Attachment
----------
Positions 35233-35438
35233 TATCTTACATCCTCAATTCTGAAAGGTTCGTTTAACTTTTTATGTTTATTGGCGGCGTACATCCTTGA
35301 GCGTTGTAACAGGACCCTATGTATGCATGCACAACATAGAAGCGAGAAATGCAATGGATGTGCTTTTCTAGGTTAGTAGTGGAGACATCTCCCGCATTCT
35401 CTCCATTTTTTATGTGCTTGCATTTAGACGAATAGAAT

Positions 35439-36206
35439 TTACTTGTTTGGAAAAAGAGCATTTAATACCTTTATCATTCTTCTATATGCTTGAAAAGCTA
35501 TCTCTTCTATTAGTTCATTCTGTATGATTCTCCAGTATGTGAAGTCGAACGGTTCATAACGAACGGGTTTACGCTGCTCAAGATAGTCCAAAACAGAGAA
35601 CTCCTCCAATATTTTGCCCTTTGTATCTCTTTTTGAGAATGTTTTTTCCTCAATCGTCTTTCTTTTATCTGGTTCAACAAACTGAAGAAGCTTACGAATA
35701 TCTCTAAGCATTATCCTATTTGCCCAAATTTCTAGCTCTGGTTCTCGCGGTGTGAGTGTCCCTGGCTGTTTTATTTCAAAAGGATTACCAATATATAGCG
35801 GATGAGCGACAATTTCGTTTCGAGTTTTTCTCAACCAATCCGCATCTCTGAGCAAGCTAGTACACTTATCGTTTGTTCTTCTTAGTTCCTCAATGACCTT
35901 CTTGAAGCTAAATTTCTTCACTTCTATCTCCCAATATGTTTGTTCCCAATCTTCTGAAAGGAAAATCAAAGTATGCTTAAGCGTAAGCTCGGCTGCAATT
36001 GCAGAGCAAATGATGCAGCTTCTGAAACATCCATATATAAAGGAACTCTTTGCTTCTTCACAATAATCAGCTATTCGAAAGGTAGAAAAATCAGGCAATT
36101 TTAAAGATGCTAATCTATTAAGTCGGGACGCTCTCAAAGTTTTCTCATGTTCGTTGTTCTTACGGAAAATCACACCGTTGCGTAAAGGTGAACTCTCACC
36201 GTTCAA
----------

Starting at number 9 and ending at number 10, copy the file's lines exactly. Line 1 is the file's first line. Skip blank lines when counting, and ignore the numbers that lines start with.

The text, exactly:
35701 TCTCTAAGCATTATCCTATTTGCCCAAATTTCTAGCTCTGGTTCTCGCGGTGTGAGTGTCCCTGGCTGTTTTATTTCAAAAGGATTACCAATATATAGCG
35801 GATGAGCGACAATTTCGTTTCGAGTTTTTCTCAACCAATCCGCATCTCTGAGCAAGCTAGTACACTTATCGTTTGTTCTTCTTAGTTCCTCAATGACCTT